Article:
The entire airport – the world’s busiest as measured by international passenger numbers – closed down, with 242 flight cancellations and 64 flights diverted, inconveniencing over 23,000 passengers.  The airport has two runways, but both were closed.  This is probably not due to the other runway being affected by the accident, but rather due to the airport’s emergency services all being focused on the plane crash and no remaining resource available in the event of a second emergency if operations were to continue on the second runway.

It was very fortunate indeed that everyone escaped the plane with no more than the inevitable scrapes and sprains that happen in any emergency evacuation (those evacuation slides are very steep).  The good news is the passengers on board didn’t panic, the bad news is the passengers on board also didn’t seem possessed of any sense of emergency or appreciation that at any moment, the plane could become an incendiary inferno.  Video footage shows passengers milling about inside and collecting their carry-on items from the overhead lockers, much as they would in any ordinary deplaning process.  Indeed, for that matter, the passenger filming seemed more focused on her big Youtube moment than on the safety of herself or her children.

Words fail me when it comes to describing the shortsighted selfishness of such passengers.  It isn’t just their lives they are risking, it is the lives of everyone else waiting for their turn to also leave the plane.  As was vividly demonstrated, the plane was a ticking time bomb, and mere seconds after the last passenger and crew member had evacuated, it spectacularly exploded and burned in a furious fireball.

Sadly, we can’t control the foolishness of our fellow passengers, but you can at least not add to it.  In an emergency, single-mindedly make your way to the nearest safe emergency exit and do not politely wait for people ahead of you to collect their belongings.  If they are delaying the orderly evacuation of everyone else, for the safety of those who actually care about surviving, you should push them assertively out of the way, with as much force as you can muster.  People who refuse to follow instructions can not be allowed to emperil the safety of everyone else on the plane.  Use a ‘command voice’ and single word or short phrase instructions to keep the people around you focused on getting out of the plane.  “Move!”  “Keep moving!”  “Go forward now!” (Or, of course, ‘go back’ if the exit is in the other direction.  And, if necessary, “Out of the way!”.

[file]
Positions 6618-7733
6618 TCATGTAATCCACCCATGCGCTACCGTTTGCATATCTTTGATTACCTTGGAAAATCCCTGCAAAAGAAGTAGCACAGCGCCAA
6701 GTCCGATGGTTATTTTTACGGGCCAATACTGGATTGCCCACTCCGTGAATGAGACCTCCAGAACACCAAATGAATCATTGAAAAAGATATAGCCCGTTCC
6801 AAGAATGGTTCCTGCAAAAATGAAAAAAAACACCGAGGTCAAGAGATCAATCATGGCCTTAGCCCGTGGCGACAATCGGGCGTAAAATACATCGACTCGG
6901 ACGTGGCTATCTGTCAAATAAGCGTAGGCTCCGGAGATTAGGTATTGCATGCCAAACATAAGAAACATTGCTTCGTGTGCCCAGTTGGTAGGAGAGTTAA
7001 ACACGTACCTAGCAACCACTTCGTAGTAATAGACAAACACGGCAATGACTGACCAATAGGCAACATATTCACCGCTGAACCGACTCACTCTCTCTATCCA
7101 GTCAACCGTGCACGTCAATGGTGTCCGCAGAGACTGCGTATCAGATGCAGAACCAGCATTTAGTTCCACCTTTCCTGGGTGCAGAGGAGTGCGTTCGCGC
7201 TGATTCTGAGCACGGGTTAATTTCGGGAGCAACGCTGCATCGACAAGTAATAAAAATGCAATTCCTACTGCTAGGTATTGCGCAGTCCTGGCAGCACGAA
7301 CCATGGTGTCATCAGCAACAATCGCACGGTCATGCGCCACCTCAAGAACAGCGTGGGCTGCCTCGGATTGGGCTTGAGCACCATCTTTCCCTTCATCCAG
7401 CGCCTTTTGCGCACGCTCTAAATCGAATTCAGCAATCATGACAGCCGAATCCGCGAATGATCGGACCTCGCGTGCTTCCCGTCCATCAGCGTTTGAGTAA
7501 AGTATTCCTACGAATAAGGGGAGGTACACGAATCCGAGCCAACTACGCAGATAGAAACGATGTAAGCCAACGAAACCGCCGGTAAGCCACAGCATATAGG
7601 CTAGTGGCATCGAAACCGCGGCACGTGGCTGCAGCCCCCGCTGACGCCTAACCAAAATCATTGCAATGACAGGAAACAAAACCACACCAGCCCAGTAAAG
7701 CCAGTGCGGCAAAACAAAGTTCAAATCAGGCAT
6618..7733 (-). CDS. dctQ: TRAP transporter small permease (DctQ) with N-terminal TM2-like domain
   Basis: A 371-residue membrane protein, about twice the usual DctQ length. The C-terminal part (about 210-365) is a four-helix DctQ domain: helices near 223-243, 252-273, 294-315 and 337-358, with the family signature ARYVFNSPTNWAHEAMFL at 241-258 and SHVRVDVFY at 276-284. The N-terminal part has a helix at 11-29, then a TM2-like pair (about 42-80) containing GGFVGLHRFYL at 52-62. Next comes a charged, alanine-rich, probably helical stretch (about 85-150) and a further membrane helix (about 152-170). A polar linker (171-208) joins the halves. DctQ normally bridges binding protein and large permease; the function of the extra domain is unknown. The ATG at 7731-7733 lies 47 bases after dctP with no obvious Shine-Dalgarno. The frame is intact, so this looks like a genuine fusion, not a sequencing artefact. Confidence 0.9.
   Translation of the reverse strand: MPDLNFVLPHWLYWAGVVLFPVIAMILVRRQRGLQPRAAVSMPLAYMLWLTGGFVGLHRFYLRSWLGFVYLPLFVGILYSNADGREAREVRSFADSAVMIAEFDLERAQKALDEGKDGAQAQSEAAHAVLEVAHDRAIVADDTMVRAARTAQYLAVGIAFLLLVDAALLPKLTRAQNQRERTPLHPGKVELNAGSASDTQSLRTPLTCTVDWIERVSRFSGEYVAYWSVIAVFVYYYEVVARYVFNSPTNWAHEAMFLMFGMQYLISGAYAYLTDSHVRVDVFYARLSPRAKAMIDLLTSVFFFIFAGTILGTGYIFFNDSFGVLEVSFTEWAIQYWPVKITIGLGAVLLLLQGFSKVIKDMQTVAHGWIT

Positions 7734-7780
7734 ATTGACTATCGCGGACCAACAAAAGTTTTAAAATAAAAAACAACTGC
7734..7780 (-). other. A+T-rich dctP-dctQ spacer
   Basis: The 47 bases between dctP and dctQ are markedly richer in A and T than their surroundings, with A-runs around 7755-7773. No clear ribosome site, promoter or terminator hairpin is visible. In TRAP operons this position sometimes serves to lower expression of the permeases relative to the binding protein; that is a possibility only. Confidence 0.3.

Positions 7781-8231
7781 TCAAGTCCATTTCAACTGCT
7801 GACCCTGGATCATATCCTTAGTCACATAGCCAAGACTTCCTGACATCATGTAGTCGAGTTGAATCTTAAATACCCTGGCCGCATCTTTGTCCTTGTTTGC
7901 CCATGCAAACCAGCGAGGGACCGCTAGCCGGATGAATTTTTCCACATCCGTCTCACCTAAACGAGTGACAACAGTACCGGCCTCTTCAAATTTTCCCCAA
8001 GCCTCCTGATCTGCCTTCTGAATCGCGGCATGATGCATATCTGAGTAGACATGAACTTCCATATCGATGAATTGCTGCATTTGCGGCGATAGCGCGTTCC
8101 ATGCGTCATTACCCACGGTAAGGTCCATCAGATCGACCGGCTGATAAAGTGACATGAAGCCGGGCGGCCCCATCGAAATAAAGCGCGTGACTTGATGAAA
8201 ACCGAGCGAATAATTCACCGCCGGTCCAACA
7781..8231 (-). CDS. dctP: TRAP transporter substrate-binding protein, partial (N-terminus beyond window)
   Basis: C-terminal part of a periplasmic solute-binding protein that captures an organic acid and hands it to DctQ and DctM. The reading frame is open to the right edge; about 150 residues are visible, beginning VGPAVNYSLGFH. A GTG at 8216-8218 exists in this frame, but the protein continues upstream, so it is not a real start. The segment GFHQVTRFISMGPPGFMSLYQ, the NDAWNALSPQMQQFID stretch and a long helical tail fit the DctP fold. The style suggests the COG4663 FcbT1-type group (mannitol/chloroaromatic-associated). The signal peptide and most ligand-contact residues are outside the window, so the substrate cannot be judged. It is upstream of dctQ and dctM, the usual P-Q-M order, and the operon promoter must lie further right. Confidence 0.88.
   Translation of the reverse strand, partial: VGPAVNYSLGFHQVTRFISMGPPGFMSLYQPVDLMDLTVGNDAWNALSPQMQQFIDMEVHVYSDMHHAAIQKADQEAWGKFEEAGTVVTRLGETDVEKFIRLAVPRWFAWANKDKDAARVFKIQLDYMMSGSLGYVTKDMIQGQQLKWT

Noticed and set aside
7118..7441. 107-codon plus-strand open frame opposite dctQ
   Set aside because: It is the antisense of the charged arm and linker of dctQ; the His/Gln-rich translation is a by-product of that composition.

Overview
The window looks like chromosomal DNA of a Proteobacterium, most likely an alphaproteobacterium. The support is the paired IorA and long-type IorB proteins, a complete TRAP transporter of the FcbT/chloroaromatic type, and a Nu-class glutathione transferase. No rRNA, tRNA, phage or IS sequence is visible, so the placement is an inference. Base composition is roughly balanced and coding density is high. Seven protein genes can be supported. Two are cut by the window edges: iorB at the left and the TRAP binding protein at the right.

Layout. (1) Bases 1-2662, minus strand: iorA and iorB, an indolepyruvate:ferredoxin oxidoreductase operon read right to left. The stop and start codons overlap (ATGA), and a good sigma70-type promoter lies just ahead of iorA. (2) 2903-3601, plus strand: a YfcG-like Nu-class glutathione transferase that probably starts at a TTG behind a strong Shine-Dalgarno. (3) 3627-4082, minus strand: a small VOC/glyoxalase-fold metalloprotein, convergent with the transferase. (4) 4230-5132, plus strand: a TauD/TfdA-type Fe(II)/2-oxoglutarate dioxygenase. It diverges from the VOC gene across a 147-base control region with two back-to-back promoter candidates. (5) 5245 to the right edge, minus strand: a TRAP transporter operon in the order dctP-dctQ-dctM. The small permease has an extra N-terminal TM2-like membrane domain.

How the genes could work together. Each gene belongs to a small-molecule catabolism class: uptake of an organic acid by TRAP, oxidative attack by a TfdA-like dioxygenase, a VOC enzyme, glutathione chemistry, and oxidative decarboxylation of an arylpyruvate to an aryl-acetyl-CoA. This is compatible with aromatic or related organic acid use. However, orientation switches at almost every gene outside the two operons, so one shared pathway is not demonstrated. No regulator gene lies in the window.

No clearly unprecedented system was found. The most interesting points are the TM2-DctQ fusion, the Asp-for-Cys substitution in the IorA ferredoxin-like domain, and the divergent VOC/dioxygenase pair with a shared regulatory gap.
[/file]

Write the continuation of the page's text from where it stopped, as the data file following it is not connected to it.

You can apologize, if you wish, once you are all safely on the ground and far from the plane.  But until that point, do whatever it takes to get out of the plane as quickly as possible, short of causing a free for all ruckus.  Your life, and the lives of the other passengers behind you, is much more important than some other passenger’s roll-aboard suitcase.

In theory, airplanes are required to be built with sufficient exits so that they can be evacuated, with only half their exits opened, in under 90 seconds.  Boeing and Airbus have to conduct actual evacuation drills to prove the ability to do so, but in a ‘laboratory’ condition with test ‘passengers’ who are primed and briefed for the event, sober and alert.  Safety mats are placed around the predeployed slides, the evacuation isn’t preceded by a bone-breaking disorienting crash, and the cabin isn’t filling with smoke and fire.  Most of all, the passengers behave well, no-one has any sense of panic or fear, and they don’t stop to collect any baggage.

The A380 managed to empty itself of 873 passengers in 78 seconds.  Any other plane you’re on is also capable of an under 90 second evacuation in an optimal environment.  Help ensure the environment is indeed optimal and encourage your fellow passengers any way that seems indicated to do the right thing, too.

First, Airlines Merge.  Second, They Rationalize

One of the lies commonly trotted out any time two airlines merge is that the new combined airline will continue to operate all its hubs and flights, exactly the same as before, offering ‘more choices’ to the traveling public.

Let’s not dwell on how reducing from two airlines to one, and promising to maintain the current level of flights can indeed offer more choices to passengers, and let’s not even pause to consider how the matching claims of the new merged airline benefitting from efficiencies and economies as a result of the merger can be reconciled with the promise of all flights continuing.

There is no need to pause to consider such things, because they are patently obviously false, and within a few years of any such merger, flights start being dialed back, and the hubs which had been promised to remain start disappearing.  DoT officials have confessed to me that they never track airline promises made to support a merger request, or hold them accountable for breaking them.